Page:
The Emerald Maiden: Symphony of Dreams
Gameplay 8
Graphics 8
Sound 7

The Emerald Maiden: Symphony of Dreams borrows some elements from Bioshock and Abyss, but the underwater complex still makes for an interesting setting. To break up the gloominess of the deserted facility you also get to visit a few dream locations, such as Paris, Prague and the Amazon jungle. So while it doesn’t really break any new ground, it did keep us entertained throughout.

Gameplay: Nice hidden object scenes and interesting puzzles, but nothing truly unique.

Graphics: The setting is rather familiar, but the dream elements do allow for some nice new locations.

Sound: Overall, not too bad

Summary 7.7 Great
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The Emerald Maiden: Symphony of Dreams

Developer: GOGII Games | Publisher: Artifex Mundi sp. z o.o. | Release Date: 2016 | Genre: Adventure / Casual / Hidden Object | Website: Official Website | Purchase: Steam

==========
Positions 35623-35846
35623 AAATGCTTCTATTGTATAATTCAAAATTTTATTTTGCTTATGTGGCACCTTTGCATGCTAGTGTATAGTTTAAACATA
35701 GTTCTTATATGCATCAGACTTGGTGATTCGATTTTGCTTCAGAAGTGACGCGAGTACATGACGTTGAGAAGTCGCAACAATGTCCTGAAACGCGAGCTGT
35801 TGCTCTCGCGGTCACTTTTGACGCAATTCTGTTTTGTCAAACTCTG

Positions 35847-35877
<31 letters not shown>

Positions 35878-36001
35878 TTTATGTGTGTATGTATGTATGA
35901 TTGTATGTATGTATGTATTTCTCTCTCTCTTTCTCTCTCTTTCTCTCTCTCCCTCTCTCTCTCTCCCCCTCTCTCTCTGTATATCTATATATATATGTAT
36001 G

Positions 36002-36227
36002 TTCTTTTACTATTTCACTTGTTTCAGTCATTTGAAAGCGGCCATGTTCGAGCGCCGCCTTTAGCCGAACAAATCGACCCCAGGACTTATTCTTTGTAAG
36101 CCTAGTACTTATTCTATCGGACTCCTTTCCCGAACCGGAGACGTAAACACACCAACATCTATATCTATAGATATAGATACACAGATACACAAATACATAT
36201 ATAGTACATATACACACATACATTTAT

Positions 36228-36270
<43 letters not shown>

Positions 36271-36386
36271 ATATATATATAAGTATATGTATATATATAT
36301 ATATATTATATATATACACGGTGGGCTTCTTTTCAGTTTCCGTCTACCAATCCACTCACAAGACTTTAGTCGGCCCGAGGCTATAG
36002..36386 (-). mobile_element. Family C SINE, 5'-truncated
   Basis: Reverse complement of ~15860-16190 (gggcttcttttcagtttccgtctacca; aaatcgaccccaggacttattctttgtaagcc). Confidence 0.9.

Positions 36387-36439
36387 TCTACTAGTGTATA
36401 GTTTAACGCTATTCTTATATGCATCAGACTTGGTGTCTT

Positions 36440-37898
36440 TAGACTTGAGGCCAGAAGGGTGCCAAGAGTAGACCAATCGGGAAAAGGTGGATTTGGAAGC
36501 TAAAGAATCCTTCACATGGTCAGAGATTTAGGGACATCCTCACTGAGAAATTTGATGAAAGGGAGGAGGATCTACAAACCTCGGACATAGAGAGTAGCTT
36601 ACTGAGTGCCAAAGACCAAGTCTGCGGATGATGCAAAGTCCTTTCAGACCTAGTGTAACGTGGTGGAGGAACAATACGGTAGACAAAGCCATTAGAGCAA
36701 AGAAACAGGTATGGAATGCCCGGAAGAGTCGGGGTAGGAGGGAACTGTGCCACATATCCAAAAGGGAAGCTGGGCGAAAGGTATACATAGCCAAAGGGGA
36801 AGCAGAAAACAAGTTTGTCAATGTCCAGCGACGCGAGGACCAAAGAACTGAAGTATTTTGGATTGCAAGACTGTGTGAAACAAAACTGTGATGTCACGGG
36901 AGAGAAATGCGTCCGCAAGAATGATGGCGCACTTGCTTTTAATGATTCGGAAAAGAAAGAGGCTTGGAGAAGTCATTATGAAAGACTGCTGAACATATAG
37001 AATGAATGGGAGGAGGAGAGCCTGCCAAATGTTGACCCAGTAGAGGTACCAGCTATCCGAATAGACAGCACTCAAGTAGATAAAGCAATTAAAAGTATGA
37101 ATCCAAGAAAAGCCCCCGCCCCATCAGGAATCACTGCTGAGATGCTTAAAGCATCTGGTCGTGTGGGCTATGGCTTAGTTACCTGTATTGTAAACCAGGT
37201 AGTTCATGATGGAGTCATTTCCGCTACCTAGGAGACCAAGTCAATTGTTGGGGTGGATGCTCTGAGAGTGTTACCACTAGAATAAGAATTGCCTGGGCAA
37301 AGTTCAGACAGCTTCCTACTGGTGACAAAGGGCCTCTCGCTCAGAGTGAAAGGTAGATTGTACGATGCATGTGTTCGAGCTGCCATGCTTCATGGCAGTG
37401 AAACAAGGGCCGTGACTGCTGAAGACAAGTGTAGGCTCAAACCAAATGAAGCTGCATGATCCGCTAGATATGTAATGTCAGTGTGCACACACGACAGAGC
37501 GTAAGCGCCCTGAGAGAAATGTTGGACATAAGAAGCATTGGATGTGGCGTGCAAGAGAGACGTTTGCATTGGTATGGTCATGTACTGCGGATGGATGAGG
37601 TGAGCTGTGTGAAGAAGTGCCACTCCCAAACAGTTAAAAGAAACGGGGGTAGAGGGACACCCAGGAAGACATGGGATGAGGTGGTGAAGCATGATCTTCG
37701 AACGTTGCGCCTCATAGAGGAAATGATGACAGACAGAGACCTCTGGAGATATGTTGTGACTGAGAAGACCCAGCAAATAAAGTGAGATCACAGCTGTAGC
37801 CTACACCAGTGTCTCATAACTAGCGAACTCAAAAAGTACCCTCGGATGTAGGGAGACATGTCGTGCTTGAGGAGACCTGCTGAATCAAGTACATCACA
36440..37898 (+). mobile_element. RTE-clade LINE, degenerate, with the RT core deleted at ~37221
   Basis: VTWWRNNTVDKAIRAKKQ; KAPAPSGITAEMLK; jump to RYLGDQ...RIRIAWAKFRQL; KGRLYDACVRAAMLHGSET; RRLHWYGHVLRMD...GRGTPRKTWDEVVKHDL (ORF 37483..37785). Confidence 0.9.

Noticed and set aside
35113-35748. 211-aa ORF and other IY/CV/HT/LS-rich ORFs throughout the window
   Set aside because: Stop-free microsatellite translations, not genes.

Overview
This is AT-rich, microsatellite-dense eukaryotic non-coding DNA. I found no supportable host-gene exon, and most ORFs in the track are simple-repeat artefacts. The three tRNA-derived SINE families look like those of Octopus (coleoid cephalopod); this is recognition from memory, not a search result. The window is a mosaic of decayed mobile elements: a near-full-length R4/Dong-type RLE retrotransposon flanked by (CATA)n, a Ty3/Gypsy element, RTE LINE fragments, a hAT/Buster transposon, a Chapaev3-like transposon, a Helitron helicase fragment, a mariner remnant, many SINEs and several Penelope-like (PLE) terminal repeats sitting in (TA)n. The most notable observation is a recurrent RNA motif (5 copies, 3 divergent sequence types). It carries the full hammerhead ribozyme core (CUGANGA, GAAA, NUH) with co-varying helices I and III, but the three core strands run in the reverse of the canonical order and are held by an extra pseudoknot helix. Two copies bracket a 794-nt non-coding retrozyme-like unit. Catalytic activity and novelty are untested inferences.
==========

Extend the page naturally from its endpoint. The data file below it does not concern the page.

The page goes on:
The Emerald Maiden opens with your character receiving a letter inviting her on a mystery voyage. Also included in the letter is a photo of her as a baby along with her mother. This is a bit of a surprise as the protagonist was abandoned on the doorstep of an orphanage 25 years ago and knows nothing about her biological parents. Given an opportunity to go to The Emerald Maiden, supposed to be a playground for the elite, while also finding out about her mother, our heroine eagerly accepts the invite.

The Emerald Maiden: Symphony of Dreams is a hidden object game, so suffice to say the undersea complex where the protagonist arrives isn’t exactly what she expected. Something appears to be very wrong inside it and if she wants to learn the fate of her family, she will have to overcome a myriad of challenges. These challenges take the form of 25 hidden object scenes along with 19 mini-games to solve. Your character will also meet a few other people on her journey and the full story is slowly revealed via conversations and cut-scenes.